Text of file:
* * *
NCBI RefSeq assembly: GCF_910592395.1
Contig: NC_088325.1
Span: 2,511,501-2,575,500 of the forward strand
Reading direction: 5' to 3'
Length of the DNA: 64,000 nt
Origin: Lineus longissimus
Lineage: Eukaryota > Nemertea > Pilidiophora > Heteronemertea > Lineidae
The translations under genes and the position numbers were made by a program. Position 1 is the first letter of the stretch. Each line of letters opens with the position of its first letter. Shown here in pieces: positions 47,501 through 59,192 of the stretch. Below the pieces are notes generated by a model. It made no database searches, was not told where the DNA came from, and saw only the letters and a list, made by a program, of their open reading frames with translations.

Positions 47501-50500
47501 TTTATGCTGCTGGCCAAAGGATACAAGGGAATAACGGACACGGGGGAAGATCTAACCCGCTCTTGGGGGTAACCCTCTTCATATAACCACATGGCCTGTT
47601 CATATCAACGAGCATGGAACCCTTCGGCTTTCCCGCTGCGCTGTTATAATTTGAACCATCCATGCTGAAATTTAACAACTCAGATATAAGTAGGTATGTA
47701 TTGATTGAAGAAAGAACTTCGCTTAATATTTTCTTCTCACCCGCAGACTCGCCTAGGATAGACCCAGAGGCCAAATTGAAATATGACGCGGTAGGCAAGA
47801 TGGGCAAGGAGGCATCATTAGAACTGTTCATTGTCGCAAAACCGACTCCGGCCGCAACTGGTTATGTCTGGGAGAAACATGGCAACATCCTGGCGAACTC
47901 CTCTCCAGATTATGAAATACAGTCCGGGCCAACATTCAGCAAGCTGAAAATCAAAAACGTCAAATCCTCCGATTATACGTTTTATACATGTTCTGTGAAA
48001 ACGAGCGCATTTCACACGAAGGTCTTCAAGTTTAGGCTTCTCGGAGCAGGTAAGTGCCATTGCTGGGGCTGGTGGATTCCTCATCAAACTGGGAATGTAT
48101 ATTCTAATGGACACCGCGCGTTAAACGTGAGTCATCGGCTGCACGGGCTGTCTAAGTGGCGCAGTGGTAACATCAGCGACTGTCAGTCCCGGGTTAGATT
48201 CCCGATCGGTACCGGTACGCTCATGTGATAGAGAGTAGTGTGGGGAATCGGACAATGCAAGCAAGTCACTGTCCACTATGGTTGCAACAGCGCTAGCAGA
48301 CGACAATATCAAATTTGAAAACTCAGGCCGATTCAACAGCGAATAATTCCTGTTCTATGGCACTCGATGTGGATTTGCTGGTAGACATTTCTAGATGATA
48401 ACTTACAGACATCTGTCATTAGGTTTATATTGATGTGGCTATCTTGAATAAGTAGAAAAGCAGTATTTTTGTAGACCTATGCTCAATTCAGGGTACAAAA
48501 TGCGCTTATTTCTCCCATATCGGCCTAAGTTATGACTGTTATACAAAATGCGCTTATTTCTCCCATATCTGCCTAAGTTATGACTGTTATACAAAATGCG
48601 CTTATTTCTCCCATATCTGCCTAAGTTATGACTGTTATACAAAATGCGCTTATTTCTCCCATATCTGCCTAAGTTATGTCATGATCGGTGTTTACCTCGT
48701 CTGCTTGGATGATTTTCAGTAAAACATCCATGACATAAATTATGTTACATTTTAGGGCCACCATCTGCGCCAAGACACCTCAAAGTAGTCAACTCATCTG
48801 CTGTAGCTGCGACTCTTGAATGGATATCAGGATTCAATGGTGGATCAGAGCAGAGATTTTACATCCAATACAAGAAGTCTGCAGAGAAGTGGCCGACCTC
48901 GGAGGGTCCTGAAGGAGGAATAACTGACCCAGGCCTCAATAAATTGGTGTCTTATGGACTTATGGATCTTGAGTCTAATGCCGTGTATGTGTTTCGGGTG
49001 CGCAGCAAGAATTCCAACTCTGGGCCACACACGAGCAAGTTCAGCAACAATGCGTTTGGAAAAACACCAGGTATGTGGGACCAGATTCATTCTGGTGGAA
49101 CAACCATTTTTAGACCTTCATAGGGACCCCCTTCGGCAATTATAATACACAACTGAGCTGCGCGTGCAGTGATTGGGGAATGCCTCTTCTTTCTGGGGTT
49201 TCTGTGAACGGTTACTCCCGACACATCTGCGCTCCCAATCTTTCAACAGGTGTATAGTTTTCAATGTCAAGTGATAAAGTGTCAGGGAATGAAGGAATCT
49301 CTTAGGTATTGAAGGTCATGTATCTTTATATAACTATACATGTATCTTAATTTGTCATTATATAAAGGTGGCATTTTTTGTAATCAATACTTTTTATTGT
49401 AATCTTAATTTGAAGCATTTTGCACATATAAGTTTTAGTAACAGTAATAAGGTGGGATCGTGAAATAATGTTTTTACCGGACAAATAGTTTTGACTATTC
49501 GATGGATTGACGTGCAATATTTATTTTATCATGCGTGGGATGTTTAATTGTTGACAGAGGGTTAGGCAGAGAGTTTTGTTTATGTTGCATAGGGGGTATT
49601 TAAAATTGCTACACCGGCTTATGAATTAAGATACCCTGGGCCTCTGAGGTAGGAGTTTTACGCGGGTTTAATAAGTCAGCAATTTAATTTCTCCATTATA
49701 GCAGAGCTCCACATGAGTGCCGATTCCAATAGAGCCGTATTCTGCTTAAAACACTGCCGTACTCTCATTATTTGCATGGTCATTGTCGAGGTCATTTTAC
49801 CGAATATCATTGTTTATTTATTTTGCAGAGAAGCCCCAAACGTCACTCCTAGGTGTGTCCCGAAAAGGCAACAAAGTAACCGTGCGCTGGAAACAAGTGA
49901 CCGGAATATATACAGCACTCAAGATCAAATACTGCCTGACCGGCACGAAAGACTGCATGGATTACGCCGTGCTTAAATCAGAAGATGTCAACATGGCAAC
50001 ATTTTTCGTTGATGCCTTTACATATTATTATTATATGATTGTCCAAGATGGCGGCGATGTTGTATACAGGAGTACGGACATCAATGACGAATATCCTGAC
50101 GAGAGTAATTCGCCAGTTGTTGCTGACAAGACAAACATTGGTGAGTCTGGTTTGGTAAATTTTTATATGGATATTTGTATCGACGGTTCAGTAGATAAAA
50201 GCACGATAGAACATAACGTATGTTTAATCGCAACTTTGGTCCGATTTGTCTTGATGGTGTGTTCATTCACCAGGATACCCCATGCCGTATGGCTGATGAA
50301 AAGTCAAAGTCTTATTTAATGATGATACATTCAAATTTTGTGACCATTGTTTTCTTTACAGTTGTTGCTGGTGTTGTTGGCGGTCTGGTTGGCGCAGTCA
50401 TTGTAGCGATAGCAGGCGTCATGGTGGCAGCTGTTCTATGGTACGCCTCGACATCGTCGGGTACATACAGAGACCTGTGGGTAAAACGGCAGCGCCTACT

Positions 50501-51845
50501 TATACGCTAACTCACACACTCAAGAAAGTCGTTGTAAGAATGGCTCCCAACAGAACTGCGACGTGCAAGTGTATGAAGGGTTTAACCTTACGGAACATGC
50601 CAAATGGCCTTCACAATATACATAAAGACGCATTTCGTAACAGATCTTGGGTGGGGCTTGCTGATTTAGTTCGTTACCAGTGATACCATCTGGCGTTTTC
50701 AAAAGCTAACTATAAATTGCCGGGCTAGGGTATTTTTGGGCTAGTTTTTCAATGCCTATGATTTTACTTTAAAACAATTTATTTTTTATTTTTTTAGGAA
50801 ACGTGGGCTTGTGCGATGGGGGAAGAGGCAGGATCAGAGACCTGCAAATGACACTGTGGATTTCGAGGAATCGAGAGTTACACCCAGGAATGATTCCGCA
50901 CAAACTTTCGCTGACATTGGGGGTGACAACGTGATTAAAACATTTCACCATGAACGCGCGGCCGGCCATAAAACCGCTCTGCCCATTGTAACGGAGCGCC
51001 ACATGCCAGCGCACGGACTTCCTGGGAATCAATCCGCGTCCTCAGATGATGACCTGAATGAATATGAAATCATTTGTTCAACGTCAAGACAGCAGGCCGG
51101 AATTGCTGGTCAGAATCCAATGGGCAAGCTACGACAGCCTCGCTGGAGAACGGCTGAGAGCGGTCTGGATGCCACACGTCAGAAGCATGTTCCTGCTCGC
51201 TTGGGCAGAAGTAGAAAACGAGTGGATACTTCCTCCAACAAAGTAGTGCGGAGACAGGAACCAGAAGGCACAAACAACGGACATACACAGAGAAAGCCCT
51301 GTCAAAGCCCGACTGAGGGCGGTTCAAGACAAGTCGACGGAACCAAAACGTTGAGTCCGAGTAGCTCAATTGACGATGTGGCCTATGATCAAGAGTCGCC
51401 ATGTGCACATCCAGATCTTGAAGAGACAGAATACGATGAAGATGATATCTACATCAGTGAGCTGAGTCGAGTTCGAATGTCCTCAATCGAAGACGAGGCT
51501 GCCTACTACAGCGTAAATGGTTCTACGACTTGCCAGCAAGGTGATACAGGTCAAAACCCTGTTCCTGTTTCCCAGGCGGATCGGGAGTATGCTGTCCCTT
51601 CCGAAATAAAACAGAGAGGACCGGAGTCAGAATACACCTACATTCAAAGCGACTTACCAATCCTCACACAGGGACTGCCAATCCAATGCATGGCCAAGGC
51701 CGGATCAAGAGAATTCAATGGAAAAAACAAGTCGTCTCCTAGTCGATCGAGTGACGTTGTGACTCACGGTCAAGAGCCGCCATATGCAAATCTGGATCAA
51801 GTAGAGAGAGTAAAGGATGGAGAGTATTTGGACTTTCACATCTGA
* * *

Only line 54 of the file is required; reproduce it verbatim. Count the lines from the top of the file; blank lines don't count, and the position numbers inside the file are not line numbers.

51801 GTAGAGAGAGTAAAGGATGGAGAGTATTTGGACTTTCACATCTGA